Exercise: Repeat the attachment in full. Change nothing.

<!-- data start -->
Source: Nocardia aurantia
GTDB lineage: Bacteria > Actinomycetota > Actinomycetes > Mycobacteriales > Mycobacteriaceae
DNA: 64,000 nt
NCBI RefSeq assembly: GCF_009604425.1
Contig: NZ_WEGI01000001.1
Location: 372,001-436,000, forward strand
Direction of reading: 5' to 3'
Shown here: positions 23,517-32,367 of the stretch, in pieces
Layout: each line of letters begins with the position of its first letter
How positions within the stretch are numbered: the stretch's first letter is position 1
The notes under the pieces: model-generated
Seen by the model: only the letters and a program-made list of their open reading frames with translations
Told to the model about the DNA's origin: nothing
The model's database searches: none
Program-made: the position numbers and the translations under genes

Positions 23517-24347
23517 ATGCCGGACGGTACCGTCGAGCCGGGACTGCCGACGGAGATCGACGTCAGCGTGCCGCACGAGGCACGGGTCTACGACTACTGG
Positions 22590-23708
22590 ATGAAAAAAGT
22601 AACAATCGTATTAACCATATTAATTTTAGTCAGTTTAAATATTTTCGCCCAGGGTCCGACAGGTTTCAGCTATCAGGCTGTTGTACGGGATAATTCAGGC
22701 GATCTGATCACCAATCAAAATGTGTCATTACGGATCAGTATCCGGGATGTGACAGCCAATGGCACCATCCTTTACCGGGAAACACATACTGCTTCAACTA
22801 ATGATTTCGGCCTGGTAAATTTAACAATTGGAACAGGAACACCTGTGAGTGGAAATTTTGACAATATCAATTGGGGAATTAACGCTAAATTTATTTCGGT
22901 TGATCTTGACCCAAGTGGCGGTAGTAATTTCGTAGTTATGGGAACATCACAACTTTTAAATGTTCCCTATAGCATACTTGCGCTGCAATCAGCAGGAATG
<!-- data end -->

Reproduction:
Source: Nocardia aurantia
GTDB lineage: Bacteria > Actinomycetota > Actinomycetes > Mycobacteriales > Mycobacteriaceae
DNA: 64,000 nt
NCBI RefSeq assembly: GCF_009604425.1
Contig: NZ_WEGI01000001.1
Location: 372,001-436,000, forward strand
Direction of reading: 5' to 3'
Shown here: positions 23,517-32,367 of the stretch, in pieces
Layout: each line of letters begins with the position of its first letter
How positions within the stretch are numbered: the stretch's first letter is position 1
The notes under the pieces: model-generated
Seen by the model: only the letters and a program-made list of their open reading frames with translations
Told to the model about the DNA's origin: nothing
The model's database searches: none
Program-made: the position numbers and the translations under genes

Positions 23517-24347
23517 ATGCCGGACGGTACCGTCGAGCCGGGACTGCCGACGGAGATCGACGTCAGCGTGCCGCACGAGGCACGGGTCTACGACTACTGG
Positions 22590-23708
22590 ATGAAAAAAGT
22601 AACAATCGTATTAACCATATTAATTTTAGTCAGTTTAAATATTTTCGCCCAGGGTCCGACAGGTTTCAGCTATCAGGCTGTTGTACGGGATAATTCAGGC
22701 GATCTGATCACCAATCAAAATGTGTCATTACGGATCAGTATCCGGGATGTGACAGCCAATGGCACCATCCTTTACCGGGAAACACATACTGCTTCAACTA
22801 ATGATTTCGGCCTGGTAAATTTAACAATTGGAACAGGAACACCTGTGAGTGGAAATTTTGACAATATCAATTGGGGAATTAACGCTAAATTTATTTCGGT
22901 TGATCTTGACCCAAGTGGCGGTAGTAATTTCGTAGTTATGGGAACATCACAACTTTTAAATGTTCCCTATAGCATACTTGCGCTGCAATCAGCAGGAATG